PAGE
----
Part of my routine when I walk to work is to listen to podcasts. It’s my favorite thing to do. They often inspire me with new ideas or I’ll pick up some interesting tips. However when I listened to this podcast it stopped me dead in my tracks.
“Reply All” (one of my absolute favorites) starts out telling the story Alex Blumberg, CEO of Gimlet Media (which produces the podcast) getting his Uber account hacked. This wasn’t such a problem for me, as I don’t even have an Uber account but I continued to listen. I protested them a long time ago when they first started out because they stole my credit card information. But I digress.
Back to the podcast – the story itself is a little frightening because not only does Alex have his account hacked but the hacker also covers up all his tracks. Once the hacker has treated himself to a few free Uber rides in Russia he manages to delete the account without any trace. Even though Alex’s credit card was charged, when he calls up Uber they have no record of him.
So how did the hackers get into his account?
When a website (like Dropbox or LinkedIn) has a data breach and people’s username and password data are stolen, that information is then sold on the dark web. Someone can then buy that information and use it to try and access your other accounts, by seeing if you have used the same password. That’s why two factor authentication is so important, find out how it works here.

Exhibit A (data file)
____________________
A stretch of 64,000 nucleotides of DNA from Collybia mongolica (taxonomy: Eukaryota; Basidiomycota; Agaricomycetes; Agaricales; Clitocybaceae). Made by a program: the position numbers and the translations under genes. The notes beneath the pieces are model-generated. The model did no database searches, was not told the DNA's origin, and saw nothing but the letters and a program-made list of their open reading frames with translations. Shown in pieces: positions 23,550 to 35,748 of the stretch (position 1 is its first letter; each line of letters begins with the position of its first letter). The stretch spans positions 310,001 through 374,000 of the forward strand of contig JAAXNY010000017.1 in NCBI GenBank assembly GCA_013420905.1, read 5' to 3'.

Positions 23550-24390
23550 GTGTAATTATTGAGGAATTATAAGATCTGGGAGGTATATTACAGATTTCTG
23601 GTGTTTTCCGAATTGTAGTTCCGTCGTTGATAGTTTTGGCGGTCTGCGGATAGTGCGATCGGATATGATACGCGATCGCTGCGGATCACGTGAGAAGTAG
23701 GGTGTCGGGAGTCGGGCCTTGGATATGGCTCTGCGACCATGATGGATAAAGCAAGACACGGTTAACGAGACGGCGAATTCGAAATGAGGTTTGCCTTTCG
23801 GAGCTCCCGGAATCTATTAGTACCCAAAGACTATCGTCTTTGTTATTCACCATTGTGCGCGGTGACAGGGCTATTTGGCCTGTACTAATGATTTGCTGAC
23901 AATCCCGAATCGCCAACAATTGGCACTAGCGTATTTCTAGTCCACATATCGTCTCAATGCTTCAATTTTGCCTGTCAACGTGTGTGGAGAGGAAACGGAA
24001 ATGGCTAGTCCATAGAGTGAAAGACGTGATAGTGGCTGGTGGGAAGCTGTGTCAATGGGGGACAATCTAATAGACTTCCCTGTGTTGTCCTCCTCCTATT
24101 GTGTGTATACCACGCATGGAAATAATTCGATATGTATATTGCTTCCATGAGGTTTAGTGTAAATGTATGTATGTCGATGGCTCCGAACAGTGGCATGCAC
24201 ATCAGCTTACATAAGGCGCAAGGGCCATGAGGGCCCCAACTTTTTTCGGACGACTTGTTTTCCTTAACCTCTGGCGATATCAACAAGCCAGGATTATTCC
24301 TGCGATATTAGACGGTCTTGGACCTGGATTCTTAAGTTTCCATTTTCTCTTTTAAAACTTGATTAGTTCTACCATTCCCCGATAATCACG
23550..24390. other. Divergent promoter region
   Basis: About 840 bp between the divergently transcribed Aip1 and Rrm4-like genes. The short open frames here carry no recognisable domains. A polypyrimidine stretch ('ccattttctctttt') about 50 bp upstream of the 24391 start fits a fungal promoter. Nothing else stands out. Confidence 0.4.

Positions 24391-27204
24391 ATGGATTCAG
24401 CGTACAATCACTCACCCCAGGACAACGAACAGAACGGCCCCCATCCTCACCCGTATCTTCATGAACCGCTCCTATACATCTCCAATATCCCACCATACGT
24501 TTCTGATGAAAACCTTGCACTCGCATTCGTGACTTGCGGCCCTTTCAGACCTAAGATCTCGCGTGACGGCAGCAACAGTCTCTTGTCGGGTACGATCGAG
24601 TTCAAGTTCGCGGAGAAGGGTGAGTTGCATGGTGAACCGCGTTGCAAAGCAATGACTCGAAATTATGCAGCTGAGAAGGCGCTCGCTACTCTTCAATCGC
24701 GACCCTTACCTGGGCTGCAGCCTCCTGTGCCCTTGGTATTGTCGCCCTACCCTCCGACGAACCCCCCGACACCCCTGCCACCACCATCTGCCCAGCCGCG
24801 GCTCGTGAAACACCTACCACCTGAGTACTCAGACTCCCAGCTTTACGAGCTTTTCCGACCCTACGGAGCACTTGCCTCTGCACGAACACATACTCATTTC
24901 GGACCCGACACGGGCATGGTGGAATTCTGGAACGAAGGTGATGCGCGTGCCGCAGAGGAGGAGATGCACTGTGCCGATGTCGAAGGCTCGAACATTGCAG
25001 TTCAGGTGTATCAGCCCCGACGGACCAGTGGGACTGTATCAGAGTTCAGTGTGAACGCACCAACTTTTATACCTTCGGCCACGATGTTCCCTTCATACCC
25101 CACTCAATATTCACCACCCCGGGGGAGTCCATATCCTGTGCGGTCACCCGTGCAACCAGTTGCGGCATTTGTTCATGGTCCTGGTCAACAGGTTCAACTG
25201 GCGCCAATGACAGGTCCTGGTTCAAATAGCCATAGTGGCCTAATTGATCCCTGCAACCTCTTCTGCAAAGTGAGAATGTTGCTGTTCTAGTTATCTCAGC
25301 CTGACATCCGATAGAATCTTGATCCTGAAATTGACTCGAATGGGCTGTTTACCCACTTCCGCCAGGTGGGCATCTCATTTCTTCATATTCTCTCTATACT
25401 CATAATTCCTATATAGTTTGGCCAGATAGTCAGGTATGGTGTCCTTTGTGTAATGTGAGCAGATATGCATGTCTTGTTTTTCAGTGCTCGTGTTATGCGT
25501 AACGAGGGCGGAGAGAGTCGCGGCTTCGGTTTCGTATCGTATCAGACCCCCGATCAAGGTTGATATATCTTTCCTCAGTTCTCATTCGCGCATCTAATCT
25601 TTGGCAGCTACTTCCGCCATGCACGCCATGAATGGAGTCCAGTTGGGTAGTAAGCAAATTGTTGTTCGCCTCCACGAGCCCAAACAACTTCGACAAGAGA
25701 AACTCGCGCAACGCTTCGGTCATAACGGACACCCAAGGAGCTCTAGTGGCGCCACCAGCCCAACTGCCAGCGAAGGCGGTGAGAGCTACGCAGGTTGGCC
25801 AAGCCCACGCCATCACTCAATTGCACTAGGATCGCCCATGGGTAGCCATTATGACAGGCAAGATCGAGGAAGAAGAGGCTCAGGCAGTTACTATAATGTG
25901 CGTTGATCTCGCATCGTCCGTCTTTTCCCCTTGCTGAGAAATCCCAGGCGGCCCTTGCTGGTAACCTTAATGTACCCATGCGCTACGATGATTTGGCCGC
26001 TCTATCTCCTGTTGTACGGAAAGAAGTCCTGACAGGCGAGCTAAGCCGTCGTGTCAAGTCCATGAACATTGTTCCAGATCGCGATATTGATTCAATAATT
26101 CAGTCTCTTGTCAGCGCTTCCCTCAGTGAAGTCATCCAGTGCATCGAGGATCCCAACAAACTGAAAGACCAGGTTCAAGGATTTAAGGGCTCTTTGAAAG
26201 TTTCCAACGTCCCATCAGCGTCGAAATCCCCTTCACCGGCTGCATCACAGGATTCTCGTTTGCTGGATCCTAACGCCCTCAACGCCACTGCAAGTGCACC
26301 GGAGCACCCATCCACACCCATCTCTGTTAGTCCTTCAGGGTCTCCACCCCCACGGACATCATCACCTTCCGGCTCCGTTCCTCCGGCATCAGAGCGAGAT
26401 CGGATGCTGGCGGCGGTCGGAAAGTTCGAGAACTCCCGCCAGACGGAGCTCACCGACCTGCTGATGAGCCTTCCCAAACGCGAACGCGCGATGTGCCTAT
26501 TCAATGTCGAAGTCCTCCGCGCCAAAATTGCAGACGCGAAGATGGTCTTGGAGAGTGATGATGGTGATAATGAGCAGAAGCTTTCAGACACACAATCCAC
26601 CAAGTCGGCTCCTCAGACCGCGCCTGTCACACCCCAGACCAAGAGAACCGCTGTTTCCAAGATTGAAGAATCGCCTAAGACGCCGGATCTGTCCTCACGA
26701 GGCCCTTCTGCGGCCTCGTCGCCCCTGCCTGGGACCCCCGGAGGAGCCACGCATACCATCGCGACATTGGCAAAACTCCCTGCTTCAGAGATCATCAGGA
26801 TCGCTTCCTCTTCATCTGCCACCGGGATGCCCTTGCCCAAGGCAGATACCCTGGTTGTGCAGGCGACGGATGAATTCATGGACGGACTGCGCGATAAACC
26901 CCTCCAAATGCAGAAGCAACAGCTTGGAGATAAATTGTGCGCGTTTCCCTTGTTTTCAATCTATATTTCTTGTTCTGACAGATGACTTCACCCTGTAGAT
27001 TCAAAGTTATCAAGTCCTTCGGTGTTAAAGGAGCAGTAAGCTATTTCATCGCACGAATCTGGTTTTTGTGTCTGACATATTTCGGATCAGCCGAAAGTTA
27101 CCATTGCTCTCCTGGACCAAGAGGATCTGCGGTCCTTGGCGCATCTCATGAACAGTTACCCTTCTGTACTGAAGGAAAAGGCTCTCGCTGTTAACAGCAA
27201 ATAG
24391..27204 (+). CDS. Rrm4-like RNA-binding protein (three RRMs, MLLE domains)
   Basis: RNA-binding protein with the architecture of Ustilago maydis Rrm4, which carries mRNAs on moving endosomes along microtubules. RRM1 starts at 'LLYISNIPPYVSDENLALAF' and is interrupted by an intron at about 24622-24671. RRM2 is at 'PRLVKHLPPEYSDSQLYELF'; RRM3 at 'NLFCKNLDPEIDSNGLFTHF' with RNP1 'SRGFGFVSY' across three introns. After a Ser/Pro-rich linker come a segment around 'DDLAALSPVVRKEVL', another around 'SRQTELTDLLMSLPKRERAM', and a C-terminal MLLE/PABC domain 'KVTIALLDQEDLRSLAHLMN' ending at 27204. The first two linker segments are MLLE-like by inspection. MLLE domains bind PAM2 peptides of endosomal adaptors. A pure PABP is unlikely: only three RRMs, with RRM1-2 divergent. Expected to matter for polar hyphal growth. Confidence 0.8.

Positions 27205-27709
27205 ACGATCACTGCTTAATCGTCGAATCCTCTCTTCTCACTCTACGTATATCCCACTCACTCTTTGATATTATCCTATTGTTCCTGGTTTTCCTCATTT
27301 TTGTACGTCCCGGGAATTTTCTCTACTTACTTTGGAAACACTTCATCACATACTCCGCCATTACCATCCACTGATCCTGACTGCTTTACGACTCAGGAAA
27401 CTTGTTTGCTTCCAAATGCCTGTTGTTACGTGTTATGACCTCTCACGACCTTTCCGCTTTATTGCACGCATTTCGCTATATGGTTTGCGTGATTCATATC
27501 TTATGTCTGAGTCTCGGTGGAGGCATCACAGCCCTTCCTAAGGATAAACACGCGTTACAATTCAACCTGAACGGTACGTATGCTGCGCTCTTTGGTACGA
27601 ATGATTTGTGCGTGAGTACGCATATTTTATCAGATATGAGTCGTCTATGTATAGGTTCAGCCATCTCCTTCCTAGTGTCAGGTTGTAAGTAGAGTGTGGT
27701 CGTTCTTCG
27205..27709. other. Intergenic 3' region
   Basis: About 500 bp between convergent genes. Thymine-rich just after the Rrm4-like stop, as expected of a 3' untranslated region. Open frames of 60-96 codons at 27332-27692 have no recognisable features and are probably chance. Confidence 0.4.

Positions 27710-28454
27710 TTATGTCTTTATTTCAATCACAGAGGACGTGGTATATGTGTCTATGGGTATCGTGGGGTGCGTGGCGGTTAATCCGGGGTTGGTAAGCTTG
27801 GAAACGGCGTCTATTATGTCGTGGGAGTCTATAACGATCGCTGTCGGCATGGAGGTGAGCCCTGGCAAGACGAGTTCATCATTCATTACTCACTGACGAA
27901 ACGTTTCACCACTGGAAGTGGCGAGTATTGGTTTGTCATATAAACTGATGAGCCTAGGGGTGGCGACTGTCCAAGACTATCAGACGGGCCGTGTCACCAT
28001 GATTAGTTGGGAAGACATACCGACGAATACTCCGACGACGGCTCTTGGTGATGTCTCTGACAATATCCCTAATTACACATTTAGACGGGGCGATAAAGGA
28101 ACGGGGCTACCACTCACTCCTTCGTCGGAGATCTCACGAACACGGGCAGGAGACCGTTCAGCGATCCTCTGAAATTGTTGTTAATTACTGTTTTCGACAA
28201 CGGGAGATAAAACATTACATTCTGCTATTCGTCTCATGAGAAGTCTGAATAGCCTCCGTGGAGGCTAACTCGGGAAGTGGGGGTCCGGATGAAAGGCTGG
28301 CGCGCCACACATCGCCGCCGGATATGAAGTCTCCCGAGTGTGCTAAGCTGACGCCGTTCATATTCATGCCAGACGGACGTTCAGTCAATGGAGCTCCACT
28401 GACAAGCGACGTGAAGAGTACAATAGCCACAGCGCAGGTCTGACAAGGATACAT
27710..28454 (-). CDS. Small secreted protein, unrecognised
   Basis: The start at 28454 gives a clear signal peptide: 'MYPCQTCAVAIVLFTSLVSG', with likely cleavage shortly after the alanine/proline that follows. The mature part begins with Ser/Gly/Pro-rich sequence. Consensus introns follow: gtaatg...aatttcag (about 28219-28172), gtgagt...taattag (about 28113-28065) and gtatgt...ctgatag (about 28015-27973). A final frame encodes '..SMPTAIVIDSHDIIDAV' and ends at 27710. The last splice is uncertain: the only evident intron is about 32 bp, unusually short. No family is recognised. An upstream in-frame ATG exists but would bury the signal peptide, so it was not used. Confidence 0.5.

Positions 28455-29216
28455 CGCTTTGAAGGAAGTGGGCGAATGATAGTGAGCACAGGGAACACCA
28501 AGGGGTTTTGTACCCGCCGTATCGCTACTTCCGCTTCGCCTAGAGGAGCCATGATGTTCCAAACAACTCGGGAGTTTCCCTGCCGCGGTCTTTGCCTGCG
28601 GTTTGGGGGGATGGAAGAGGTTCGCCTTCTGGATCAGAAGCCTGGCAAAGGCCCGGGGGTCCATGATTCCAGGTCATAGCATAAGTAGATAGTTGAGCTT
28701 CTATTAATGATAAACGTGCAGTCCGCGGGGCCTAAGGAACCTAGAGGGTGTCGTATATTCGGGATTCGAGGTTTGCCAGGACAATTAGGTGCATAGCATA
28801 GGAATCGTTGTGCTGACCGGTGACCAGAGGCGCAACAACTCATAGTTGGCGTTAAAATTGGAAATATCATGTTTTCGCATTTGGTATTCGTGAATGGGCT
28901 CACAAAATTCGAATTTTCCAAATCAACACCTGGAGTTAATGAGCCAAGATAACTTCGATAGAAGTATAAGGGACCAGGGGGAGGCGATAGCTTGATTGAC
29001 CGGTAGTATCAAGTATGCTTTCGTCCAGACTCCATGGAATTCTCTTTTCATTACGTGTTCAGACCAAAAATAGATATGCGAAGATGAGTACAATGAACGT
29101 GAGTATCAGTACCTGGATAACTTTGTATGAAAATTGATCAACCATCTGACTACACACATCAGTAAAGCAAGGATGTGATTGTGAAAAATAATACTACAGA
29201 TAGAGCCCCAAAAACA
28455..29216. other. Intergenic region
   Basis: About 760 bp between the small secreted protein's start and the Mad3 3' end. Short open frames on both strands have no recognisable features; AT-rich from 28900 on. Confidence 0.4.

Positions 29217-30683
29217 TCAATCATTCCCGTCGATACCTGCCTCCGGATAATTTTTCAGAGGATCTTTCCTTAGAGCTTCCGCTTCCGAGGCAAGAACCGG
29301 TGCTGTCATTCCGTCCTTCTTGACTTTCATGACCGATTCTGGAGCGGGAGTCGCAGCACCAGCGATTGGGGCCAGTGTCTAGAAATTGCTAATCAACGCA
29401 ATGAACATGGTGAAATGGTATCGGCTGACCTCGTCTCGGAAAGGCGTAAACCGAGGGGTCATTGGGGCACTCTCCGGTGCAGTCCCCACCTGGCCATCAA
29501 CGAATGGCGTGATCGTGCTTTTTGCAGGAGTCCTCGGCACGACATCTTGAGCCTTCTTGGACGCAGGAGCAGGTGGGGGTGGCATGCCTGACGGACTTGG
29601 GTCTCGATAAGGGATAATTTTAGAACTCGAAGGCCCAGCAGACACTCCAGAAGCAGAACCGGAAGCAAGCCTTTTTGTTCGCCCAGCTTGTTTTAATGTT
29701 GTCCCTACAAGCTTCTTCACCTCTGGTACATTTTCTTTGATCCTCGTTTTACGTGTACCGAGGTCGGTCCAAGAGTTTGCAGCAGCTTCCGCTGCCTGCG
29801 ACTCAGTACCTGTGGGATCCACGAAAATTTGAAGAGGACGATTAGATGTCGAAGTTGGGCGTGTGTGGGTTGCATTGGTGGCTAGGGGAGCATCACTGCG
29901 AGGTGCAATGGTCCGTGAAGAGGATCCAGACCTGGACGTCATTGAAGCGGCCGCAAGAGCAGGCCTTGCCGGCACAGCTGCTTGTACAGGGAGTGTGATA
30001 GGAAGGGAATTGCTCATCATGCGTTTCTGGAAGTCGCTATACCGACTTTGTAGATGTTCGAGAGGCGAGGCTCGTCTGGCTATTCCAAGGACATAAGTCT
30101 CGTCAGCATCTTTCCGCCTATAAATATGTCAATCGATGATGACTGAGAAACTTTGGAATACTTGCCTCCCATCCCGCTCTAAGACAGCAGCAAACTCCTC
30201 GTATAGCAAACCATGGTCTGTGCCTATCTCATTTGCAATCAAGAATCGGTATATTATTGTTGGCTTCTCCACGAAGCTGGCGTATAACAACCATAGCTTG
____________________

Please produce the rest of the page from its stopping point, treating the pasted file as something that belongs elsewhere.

The obvious way to prevent this from happening is to have a different password for every account you have on the internet. But let’s face it – ain’t nobody got time for that.
So what do you do?
The podcast suggests getting a password manager account. Here’s how it works – you will create one master password and it’s the last one you ever have to remember because the password manager will remember all the rest of your unique passwords for all your accounts for you.
I’ve recently started using LastPass, which is a free service. You register all your accounts with them and then use their browser extension to log on to websites. It will help you create very strong passwords and remember it in their database.
It’s been very easy and convenient to use, and I definitely feel much safer browsing online.
At first it’s a bit daunting to think that you have to change all your passwords all at once. You don’t have to if you don’t want to. But now that I’ve been through it (slowly at first) I’d recommend just ripping off the bandaid and letting LastPass change all the passwords for you. They will contact each website and change your password to something really long and convoluted that will keep your account secure.
You can also share passwords with people you’re collaborating on projects with and not even give them the actual password. You will just give them access to that account in LastPass so they will be auto logged in but not actually see the password. This is so helpful for small businesses.
Check out LastPass and let me know how you like it. And if you have another password manager that you like better let me know in the comments below.
Update: A few people have pointed out that keeping all your passwords in one place could make you more vulnerable. Password managers like LastPass have to be on the cutting edge of internet security technology in order to stay in business. You can check out LastPass’s website for all the various methods they use to keep your passwords safe.